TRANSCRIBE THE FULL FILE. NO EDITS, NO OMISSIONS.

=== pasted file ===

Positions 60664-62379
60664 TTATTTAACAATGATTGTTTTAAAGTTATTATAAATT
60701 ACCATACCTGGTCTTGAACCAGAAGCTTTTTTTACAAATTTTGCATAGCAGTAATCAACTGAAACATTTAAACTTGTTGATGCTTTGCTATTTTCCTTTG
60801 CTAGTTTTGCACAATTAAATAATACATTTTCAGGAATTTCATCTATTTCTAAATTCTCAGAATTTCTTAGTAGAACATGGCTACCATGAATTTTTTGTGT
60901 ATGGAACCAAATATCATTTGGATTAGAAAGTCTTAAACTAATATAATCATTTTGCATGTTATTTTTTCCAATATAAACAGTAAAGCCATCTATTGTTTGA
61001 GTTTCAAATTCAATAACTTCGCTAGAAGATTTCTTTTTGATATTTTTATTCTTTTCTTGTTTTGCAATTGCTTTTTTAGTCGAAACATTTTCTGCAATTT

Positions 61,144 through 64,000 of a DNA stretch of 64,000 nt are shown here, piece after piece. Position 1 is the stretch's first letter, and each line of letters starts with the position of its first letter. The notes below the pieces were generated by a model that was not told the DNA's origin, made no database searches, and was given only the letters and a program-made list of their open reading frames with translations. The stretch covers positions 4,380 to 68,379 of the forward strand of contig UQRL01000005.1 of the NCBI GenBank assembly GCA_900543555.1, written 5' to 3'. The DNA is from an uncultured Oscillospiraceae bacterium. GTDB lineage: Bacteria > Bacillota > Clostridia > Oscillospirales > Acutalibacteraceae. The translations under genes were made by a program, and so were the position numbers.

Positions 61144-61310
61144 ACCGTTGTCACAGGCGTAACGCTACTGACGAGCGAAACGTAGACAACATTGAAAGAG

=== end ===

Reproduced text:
Positions 60664-62379
60664 TTATTTAACAATGATTGTTTTAAAGTTATTATAAATT
60701 ACCATACCTGGTCTTGAACCAGAAGCTTTTTTTACAAATTTTGCATAGCAGTAATCAACTGAAACATTTAAACTTGTTGATGCTTTGCTATTTTCCTTTG
60801 CTAGTTTTGCACAATTAAATAATACATTTTCAGGAATTTCATCTATTTCTAAATTCTCAGAATTTCTTAGTAGAACATGGCTACCATGAATTTTTTGTGT
60901 ATGGAACCAAATATCATTTGGATTAGAAAGTCTTAAACTAATATAATCATTTTGCATGTTATTTTTTCCAATATAAACAGTAAAGCCATCTATTGTTTGA
61001 GTTTCAAATTCAATAACTTCGCTAGAAGATTTCTTTTTGATATTTTTATTCTTTTCTTGTTTTGCAATTGCTTTTTTAGTCGAAACATTTTCTGCAATTT

Positions 61,144 through 64,000 of a DNA stretch of 64,000 nt are shown here, piece after piece. Position 1 is the stretch's first letter, and each line of letters starts with the position of its first letter. The notes below the pieces were generated by a model that was not told the DNA's origin, made no database searches, and was given only the letters and a program-made list of their open reading frames with translations. The stretch covers positions 4,380 to 68,379 of the forward strand of contig UQRL01000005.1 of the NCBI GenBank assembly GCA_900543555.1, written 5' to 3'. The DNA is from an uncultured Oscillospiraceae bacterium. GTDB lineage: Bacteria > Bacillota > Clostridia > Oscillospirales > Acutalibacteraceae. The translations under genes were made by a program, and so were the position numbers.

Positions 61144-61310
61144 ACCGTTGTCACAGGCGTAACGCTACTGACGAGCGAAACGTAGACAACATTGAAAGAG